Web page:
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More than 500,000 children in east of England to be offered vaccination against flu

12 October 2016


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The Stay Well This Winter campaign (SWTW) launches today in the east of England and around the country, the biggest ever flu vaccination programme in England. This year 501,824 children aged 2-7 years in the east of England will be offered protection.

At risk adults, including those with long-term health conditions, pregnant women and those over 65 will also be offered flu vaccination.

An extension of the programme to children in school year 3 this year means a further 87,836 can be vaccinated. Across England, more than 4 million children will be offered protection against flu – around 600,000 more than last year.

As well as offering protection to these children aged 2 to 7 years, it will help reduce the spread of this infection to the most vulnerable in the community, particularly younger children, the elderly and those with long-term conditions.

Building on the success of last year, children aged 2, 3 and 4 can get the vaccination from their GP. Parents of children in school years 1, 2 and 3 are asked to give permission for their child to receive the free nasal spray vaccination at school.

A survey showed that nearly 4 out of 10 (37%) parents of eligible children are unaware of the nasal spray. A TV, radio and online advertising campaign starts this week targeting parents and adults in at risk groups who are also eligible for free vaccination.

 

Children are most likely to spread flu to others, so targeting them helps protect the wider community too. It is estimated that several million people get flu each winter, leading to more than 2,000 NHS intensive care admissions across the UK last year. Reducing transmission by children can potentially help cut the number of GP appointments and unplanned admissions for children and adults, reducing winter pressures on the NHS. The programme will be extended gradually to older age groups in primary school in future years.

Flu can be particularly dangerous for those with long-term health conditions, like respiratory disease, such as chronic obstructive pulmonary disease, bronchitis or emphysema, diabetes; heart, kidney or liver disease; and chronic neurological diseases, like multiple sclerosis or cerebral palsy. People with these conditions are eligible for vaccination because if they get flu, it is more likely to develop into a serious illness, which could result in admission to hospital. Last year, 42 % of people with a long term health condition in the east of England were vaccinated against flu.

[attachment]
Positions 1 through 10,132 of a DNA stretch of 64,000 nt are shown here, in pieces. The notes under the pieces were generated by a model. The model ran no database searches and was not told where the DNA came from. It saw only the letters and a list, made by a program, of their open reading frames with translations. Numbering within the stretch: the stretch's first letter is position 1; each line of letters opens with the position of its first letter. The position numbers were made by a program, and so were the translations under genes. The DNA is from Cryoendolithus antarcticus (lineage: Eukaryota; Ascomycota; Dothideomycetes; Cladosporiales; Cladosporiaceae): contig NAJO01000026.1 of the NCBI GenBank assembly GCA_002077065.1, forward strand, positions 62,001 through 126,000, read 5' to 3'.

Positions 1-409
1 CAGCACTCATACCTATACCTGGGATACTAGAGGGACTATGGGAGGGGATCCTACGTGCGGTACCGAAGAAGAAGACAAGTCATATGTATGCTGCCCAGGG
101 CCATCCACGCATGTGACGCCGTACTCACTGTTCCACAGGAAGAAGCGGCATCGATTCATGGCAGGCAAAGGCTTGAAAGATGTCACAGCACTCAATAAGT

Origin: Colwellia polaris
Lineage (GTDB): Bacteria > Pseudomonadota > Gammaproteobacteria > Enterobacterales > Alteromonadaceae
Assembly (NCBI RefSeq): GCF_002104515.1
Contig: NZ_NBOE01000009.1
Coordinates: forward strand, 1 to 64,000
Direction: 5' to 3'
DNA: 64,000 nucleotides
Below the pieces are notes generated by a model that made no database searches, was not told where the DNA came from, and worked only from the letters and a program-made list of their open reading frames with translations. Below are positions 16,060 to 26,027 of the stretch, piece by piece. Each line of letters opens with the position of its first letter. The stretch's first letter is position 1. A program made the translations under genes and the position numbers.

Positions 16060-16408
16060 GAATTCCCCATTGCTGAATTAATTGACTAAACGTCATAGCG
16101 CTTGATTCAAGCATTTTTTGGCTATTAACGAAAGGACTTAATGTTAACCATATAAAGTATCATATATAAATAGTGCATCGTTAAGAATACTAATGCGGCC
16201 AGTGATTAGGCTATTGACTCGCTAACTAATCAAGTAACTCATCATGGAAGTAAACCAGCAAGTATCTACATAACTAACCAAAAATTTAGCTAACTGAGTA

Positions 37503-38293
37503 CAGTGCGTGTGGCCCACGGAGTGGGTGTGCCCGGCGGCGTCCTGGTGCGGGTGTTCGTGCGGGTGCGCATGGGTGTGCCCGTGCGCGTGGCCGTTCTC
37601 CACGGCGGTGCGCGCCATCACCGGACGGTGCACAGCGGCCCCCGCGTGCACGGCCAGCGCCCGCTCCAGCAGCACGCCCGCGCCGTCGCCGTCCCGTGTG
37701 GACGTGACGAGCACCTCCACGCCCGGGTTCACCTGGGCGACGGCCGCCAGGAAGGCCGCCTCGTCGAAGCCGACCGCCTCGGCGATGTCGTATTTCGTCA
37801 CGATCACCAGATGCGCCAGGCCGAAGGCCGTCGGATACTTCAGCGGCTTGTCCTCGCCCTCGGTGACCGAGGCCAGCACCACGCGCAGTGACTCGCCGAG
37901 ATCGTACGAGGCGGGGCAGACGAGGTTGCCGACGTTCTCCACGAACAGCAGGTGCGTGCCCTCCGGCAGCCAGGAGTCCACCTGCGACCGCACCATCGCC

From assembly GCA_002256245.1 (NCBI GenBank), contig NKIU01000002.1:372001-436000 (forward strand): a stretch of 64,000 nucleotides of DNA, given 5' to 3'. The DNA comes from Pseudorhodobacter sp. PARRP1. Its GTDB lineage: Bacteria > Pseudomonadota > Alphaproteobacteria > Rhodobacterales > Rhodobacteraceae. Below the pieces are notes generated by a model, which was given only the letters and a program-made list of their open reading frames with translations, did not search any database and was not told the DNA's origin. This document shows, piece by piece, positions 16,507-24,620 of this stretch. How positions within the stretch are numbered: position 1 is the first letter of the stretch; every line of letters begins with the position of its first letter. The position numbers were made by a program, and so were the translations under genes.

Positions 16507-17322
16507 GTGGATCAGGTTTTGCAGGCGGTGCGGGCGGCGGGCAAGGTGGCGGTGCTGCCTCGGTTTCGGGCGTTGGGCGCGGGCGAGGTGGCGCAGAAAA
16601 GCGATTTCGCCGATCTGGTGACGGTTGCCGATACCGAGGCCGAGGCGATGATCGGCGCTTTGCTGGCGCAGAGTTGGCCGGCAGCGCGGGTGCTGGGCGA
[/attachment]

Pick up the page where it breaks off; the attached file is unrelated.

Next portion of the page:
On average someone with a long-term condition is 11 times more likely to die if they get flu than those not in at risk groups. The risk of death varies by condition, with patients with chronic liver disease 48 times more likely to die on average than those without an underlying chronic health condition. There are nearly 6.8 million people with a long-term condition in England under 65 years of age.

The campaign is also encouraging pregnant women to get vaccinated against flu. Pregnancy naturally weakens the body’s immune system, and so flu can cause serious complications for mother and her newborn baby. The free vaccine is offered to other groups at particular risk of infection and complications, or liable to spread it to those at risk: anyone aged 65 and over; residents of long-stay care homes; and carers. Those eligible should contact their GP, pharmacist or midwife, as appropriate, for more information.

Last year 12.4 million people were vaccinated overall in England.

The NHS and social care workforce is also being targeted to help protect them, and reduce the risk of frontline workers spreading infection to patients, particularly those in vulnerable groups. The NHS is running its ‘Flu Fighter’ campaign throughout the flu season providing advice, guidance and promotional materials to support local NHS trusts to get staff vaccinated.

Chief Medical Officer, Professor Dame Sally Davies, (or local spokesperson)said:

“Flu can be much more dangerous for children than parents realise, and of course, when they get it, they tend to spread it around the whole family.  Every year, thousands of children get sick and it is not uncommon for them to be admitted to hospital.

“The single best way to help protect your little ones, and the rest of the family, is to get them vaccinated. For most it is not even an injection, it’s just a quick, easy and painless nasal spray.”

Dr Jo Broadbent, PHE East of England deputy director for healthcare public health, said:

“Flu is a very serious illness and can be a killer – this is why we are encouraging people at risk such as pregnant women, and those with medical or long term conditions, to protect themselves from flu and get vaccinated.

“Children in particular need protecting which is why the vaccination has been extended to cover more children than ever before.

“Flu can be much more dangerous for children than parents realise, and of course, when they get it, they tend to spread it around the whole family.  Every year, thousands of children get sick and it is not uncommon for them to be admitted to hospital.

“The single best way to help protect your little ones, and the rest of the family, is to get them vaccinated. For most, it is not even an injection, it’s just a quick, easy and painless nasal spray.”

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